Anti-abortion lawmakers, beware. Planned Parenthood's political operations are planning their largest-ever campaign blitz for this year's midterm and gubernatorial elections, poised to pour millions into key races that could determine who controls Congress.
The group's political arm has in the past bought up gobs of campaign-season airtime to attack social conservatives as "extreme." Their track record is mixed, but the abortion provider played at least some role in the defeat last year of Republican gubernatorial candidate Ken Cuccinelli in Virginia.
Counting what Planned Parenthood spent in that race, the organization is planning to spend more than $18 million this cycle.
The spending largely would come from Planned Parenthood Action Fund and Planned Parenthood Votes, a super PAC. The sum would easily make them among the highest-spending outside Democratic players in this year's elections.
The numbers, confirmed by Fox News, were first reported by Politico. The plans suggest that Democrats' rallying cry in 2012 that Republicans were waging a "war on women" will return in some fashion this year -- as groups like Planned Parenthood hammer abortion rights, women's health and other issues on the airwaves.
"The bottom line is: Many of these races are going to be determined by women and women voters," Cecile Richards, president of the Planned Parenthood Action Fund, told Politico. "To the extent that we still have politicians who are running on a platform to repeal women's access to health care and women's rights, that's a losing proposition. ... We will absolutely be on the offense on these issues."
The groups plan to spend in at least 14 states, including in competitive Senate races like those in Alaska and North Carolina. The Senate is the big battlefield this year, as Republicans need to gain just six seats to gain the majority -- and Democrats are planning to fight hard to hold their ground.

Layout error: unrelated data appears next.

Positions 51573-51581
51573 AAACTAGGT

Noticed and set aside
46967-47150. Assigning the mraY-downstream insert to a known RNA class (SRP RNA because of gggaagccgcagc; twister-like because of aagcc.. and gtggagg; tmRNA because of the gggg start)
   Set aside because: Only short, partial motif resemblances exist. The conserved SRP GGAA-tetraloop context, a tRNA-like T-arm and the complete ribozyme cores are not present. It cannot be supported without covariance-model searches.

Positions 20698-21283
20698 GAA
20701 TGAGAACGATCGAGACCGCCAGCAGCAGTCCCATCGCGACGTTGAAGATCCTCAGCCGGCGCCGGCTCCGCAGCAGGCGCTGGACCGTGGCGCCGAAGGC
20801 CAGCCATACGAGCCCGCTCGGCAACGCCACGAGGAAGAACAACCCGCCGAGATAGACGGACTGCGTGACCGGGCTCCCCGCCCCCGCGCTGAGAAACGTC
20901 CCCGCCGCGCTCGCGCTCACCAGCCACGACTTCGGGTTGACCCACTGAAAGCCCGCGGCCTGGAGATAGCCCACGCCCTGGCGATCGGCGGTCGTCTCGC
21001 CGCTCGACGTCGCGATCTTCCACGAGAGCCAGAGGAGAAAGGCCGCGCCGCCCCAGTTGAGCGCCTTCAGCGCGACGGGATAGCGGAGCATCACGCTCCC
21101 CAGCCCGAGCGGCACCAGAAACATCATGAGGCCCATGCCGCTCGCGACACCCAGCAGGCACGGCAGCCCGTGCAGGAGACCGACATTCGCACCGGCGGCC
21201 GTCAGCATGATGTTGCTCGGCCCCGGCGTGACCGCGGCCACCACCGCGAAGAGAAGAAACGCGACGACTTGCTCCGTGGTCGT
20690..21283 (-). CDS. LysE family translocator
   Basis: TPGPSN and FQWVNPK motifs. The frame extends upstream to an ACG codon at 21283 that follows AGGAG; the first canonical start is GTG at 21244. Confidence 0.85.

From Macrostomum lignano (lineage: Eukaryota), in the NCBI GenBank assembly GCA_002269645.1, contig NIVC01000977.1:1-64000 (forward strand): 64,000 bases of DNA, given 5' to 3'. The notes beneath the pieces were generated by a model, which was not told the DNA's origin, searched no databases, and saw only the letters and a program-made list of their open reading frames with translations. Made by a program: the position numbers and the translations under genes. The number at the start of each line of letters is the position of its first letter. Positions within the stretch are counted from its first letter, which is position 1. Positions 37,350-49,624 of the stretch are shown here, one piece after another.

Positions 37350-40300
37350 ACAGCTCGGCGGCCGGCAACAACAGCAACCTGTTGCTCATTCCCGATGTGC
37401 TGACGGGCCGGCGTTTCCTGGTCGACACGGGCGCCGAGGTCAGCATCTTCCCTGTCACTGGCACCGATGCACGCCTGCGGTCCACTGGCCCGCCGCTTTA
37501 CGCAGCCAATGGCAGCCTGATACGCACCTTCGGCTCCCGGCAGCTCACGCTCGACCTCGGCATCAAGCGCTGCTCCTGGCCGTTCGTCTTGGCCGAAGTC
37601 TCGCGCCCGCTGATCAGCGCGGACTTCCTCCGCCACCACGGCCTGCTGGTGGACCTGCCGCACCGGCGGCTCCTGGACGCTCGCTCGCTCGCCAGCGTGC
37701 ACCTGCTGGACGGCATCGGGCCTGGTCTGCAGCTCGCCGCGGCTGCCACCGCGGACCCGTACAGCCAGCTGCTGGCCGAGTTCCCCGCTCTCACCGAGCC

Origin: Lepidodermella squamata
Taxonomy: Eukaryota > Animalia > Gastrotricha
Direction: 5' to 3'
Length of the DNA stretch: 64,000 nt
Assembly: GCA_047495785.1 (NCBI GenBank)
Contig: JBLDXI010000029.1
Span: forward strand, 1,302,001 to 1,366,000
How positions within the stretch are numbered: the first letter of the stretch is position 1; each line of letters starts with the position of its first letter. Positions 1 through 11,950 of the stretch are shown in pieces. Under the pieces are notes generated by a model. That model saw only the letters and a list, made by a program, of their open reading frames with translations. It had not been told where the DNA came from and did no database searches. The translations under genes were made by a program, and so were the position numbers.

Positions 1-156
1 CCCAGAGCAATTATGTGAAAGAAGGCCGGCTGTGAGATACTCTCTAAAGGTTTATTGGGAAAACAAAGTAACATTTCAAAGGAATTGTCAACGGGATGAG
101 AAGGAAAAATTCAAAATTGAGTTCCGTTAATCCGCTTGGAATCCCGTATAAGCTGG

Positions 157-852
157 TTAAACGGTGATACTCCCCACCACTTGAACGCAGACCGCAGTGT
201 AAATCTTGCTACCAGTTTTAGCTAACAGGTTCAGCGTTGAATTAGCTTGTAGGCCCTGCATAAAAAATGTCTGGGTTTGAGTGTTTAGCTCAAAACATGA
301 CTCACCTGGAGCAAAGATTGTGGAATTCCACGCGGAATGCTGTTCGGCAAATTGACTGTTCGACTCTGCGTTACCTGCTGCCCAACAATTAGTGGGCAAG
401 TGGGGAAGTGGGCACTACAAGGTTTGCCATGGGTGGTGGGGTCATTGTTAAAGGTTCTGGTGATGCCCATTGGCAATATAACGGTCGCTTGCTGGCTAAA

Planned Parenthood itself has been a perennial target of Republicans, and friction between the GOP and the abortion provider is substantial.
GOP lawmakers have fought in the past to strip ObamaCare grant money for Planned Parenthood outfits, and defund the group entirely. Republicans also blasted the "war on women" cry as overblown, and at times hypocritical.
Lila Rose, president and founder of anti-abortion group Live Action, said Planned Parenthood's plans to spend millions on the elections should fuel calls to strip taxpayer funding for the group.
"There are no winners, except those making money by selling abortions, when Big Abortion leader Planned Parenthood pours millions into America's elections," she said in a statement.
Democrats still retain the advantage among women voters, something Planned Parenthood surely aims to build on. Exit polls showed Obama won 55 percent of the women vote in 2012.
Planned Parenthood spent nearly $12 million in 2012, according to the Center for Responsive Politics -- mostly from Planned Parenthood Action Fund and Planned Parenthood Votes. More than half of that went toward opposing candidates.
According to Politico, Planned Parenthood plans to get involved in Texas, where abortion-rights crusader Wendy Davis is running for governor. The campaign reportedly will begin with digital ads in Texas, as well as North Carolina and Alaska.